Postdisaster Housing Policy: Lessons from KatrinaMar 1st, 2012 | By Charlie Barlow
Elizabeth J. Mueller, et al.
Journal of Planning Education and Research. 2011.
With the loss of over 1,800 lives and property damage estimated at $81 billion, Hurricane Katrina was the costliest natural disaster in the history of the United States, forcing more than one million Gulf Coast residents to evacuate their homes. In “Looking for Home after Katrina: Postdisaster Housing Policy and Low-Income Survivors,” Mueller, Bell, Chang, and Henneberger reflect on Hurricane Katrina and document the unique challenges faced by low-income survivors in rebuilding their lives following natural disasters.
For low-income survivors, the confusion and uncertainty surrounding Federal Emergency Management Agency (FEMA) policies intensify their dependence on postdisaster assistance and hinder their ability to find work and attain greater independence in their daily lives. Post-Katrina, low-income survivors oftentimes received inadequate assistance, leaving them even more vulnerable than before the storm, particularly when faced with limited prospects for securing permanent housing elsewhere.Low-income survivors are more likely to have lived in informal settings—for example, with members of their extended family or with friends—before a disaster. The “shared household rule” that FEMA enforced post-Katrina limited assistance to one applicant per household, even if members of the household had been split up during evacuation. The authors recommend that this rule be revised to account for survivors who previously lived in these informal settings.
Homeowners also faced barriers to recovery, particularly when un- or under-insured, even with federal programs like HUD’s Road Home Program. Only 20 percent of Road Home recipients in New Orleans received support sufficient to cover repairs, with an average shortfall of $46,000 per household across the state of Louisiana. Low-income and African-American communities were disproportionately affected. Furthermore, the fear of defaulting on their mortgages pressured low-income homeowners to return to their homes even if repair resources and temporary housing were unavailable.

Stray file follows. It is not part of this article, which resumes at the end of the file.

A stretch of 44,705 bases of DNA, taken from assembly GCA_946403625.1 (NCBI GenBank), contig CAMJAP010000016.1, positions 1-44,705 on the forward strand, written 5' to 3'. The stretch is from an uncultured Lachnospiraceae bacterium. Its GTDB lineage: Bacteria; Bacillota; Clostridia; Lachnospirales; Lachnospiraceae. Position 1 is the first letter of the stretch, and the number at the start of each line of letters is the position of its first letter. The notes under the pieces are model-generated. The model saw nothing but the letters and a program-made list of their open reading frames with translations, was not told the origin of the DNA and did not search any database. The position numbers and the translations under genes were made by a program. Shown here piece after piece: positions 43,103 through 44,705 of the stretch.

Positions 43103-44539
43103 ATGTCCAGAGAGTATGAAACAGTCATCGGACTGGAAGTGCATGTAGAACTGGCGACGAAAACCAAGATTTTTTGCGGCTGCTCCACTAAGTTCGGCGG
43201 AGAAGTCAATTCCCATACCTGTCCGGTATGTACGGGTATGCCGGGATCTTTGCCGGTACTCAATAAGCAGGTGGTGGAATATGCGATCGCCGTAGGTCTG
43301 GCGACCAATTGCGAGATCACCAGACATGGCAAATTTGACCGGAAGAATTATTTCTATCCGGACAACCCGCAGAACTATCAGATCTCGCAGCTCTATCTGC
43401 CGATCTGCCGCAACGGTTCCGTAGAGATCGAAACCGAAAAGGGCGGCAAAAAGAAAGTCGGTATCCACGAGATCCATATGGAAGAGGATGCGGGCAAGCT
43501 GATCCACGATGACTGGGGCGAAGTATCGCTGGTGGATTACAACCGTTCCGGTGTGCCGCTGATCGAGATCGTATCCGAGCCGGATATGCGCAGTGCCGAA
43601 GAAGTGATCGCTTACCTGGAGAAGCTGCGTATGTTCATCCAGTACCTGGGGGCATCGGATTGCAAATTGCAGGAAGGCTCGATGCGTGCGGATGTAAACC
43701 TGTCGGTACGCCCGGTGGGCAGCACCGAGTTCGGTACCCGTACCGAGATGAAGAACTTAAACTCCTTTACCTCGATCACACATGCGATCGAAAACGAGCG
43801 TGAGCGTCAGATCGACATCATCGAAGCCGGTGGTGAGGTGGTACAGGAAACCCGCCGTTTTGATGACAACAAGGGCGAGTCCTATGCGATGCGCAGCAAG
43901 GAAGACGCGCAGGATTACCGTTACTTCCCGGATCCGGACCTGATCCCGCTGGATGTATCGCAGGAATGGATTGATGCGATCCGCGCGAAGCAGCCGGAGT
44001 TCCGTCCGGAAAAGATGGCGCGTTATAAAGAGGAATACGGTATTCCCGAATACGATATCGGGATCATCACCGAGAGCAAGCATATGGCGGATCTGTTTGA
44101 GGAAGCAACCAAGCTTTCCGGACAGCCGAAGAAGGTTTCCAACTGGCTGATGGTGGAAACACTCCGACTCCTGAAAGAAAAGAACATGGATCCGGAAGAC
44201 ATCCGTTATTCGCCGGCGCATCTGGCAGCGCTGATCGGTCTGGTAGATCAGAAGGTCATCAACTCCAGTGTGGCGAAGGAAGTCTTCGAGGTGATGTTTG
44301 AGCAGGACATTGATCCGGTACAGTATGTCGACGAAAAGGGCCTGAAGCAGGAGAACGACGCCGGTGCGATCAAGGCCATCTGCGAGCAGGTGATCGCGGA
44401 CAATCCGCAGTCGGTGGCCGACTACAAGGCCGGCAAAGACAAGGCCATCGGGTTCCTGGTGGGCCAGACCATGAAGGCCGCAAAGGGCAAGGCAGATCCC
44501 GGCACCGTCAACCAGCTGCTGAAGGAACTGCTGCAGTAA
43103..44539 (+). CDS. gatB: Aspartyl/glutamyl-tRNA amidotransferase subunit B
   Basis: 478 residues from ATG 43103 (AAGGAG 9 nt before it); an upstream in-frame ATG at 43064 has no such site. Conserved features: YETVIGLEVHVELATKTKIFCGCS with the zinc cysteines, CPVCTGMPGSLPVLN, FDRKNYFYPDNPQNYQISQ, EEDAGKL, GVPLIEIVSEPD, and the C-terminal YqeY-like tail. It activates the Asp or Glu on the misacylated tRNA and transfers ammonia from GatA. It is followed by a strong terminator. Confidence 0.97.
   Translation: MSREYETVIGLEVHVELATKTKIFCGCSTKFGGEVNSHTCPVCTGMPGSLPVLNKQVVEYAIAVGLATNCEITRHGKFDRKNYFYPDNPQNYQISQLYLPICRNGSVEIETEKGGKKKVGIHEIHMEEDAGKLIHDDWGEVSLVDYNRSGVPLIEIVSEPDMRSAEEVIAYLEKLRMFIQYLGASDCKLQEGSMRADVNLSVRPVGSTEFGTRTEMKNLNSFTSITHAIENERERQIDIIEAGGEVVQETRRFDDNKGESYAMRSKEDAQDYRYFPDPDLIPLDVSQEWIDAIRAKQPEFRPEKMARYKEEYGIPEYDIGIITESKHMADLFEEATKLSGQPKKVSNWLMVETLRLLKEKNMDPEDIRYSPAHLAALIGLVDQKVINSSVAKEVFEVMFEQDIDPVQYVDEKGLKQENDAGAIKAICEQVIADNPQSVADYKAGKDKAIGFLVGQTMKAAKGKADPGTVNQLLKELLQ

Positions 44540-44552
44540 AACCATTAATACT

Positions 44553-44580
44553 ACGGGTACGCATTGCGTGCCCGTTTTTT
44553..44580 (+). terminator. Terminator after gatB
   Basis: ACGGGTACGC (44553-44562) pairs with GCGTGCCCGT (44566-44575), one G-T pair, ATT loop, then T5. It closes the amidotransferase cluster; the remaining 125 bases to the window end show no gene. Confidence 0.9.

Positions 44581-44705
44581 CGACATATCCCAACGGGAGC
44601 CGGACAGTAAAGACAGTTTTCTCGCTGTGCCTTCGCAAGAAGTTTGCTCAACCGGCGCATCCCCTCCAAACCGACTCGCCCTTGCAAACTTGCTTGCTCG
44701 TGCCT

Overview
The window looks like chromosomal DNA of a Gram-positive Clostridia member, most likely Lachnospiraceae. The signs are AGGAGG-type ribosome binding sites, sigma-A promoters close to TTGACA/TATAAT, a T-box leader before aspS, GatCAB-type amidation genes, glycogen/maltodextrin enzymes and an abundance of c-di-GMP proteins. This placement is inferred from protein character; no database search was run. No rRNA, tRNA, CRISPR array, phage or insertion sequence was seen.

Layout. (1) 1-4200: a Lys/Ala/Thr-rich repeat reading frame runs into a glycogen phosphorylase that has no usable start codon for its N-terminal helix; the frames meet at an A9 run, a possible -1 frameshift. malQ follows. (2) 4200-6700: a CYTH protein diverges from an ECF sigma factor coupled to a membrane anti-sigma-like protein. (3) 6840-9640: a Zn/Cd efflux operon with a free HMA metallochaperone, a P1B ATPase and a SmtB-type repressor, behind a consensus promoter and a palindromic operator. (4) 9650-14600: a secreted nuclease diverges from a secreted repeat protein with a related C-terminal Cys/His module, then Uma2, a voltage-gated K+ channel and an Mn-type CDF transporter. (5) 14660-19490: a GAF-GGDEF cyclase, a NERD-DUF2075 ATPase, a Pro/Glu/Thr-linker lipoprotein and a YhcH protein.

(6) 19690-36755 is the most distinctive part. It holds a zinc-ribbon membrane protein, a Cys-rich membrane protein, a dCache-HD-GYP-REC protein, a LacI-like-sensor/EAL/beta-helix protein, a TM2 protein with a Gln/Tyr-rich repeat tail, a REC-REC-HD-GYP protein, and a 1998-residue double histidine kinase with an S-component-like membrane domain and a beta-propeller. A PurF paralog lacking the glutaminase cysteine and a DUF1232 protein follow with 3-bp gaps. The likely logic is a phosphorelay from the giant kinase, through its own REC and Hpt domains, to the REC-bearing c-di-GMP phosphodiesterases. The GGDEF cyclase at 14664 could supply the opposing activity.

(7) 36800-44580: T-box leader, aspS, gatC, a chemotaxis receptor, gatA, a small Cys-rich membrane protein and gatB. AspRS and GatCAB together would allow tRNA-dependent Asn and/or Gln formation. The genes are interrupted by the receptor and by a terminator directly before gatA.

Those who lived in publicly subsidized housing before the disaster had the clearest path to permanent housing through established programs, yet struggled as a result of confusion about eligibility requirements and about emergency housing assistance.
The authors advocate for policymakers to consider the importance of pre-disaster income status to best meet the needs of disaster survivors. Indeed, prioritizing the needs of displaced, vulnerable populations and acknowledging suvivors’ right to return to their home community and be permanently housed would put U.S. policy in line with United Nations Guiding Principles on Internal Displacement. The authors recommend that federal and local agencies collaborate more closely following a disaster, and also recommend that the Stafford Act be amended to allow the repair of rental housing to be an appropriate use of FEMA funding. The latter policy would be both more cost-effective than paying for survivors’ rent or trailers and also less disruptive than prolonged displacement with little prospect of return.